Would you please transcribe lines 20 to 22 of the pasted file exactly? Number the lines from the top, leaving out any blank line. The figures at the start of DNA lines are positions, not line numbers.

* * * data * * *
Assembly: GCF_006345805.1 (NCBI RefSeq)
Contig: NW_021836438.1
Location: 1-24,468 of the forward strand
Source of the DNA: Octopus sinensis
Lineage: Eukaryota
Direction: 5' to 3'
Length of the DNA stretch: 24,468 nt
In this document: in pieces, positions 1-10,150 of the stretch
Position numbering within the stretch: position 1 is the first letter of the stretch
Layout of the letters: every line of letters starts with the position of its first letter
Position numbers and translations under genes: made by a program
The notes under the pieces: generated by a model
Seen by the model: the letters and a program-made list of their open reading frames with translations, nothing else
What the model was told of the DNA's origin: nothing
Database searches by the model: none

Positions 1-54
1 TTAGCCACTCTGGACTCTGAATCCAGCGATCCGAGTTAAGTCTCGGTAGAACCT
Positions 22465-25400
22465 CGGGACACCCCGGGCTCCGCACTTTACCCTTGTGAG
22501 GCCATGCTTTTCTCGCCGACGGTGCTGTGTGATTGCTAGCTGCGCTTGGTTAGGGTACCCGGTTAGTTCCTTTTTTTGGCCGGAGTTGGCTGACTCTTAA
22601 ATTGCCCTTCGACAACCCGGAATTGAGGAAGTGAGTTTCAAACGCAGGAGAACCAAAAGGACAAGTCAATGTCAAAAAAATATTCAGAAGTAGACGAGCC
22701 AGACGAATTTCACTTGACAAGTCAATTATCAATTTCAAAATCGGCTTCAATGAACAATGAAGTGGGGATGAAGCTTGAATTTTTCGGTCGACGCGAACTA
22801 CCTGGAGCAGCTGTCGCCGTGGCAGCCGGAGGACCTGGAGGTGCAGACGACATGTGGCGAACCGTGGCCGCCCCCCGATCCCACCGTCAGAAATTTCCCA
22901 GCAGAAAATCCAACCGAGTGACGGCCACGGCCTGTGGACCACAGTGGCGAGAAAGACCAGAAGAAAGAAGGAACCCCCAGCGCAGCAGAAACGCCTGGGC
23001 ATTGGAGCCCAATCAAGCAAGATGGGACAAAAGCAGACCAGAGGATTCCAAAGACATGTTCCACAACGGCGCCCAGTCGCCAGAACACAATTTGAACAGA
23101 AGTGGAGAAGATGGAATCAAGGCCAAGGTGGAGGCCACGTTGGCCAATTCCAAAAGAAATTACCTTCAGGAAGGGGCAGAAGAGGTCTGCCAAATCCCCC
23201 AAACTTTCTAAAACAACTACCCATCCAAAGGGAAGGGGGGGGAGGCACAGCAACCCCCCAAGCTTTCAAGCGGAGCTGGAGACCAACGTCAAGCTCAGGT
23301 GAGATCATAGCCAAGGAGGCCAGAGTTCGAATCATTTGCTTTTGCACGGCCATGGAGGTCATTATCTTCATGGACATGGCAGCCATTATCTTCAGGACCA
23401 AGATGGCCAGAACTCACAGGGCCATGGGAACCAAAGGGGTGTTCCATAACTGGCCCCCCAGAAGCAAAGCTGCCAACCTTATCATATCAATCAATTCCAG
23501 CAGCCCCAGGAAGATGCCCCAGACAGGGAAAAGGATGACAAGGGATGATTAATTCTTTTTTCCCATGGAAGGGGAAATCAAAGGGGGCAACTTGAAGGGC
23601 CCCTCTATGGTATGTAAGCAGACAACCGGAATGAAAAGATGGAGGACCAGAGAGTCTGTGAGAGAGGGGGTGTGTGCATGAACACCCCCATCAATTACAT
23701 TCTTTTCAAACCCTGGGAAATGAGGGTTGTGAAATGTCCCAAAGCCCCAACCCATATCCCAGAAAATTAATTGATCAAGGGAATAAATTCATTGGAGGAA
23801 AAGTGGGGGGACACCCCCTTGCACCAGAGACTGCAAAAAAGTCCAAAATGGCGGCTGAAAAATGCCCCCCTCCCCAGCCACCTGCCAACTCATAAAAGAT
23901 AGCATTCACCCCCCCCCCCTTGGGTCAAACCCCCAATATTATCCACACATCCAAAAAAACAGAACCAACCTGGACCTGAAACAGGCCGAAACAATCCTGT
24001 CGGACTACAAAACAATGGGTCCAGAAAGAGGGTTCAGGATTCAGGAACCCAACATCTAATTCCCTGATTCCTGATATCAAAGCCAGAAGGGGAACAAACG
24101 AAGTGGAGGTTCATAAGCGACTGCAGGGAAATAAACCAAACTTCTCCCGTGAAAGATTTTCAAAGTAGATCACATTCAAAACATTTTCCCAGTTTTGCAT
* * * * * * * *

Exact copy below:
22501 GCCATGCTTTTCTCGCCGACGGTGCTGTGTGATTGCTAGCTGCGCTTGGTTAGGGTACCCGGTTAGTTCCTTTTTTTGGCCGGAGTTGGCTGACTCTTAA
22601 ATTGCCCTTCGACAACCCGGAATTGAGGAAGTGAGTTTCAAACGCAGGAGAACCAAAAGGACAAGTCAATGTCAAAAAAATATTCAGAAGTAGACGAGCC
22701 AGACGAATTTCACTTGACAAGTCAATTATCAATTTCAAAATCGGCTTCAATGAACAATGAAGTGGGGATGAAGCTTGAATTTTTCGGTCGACGCGAACTA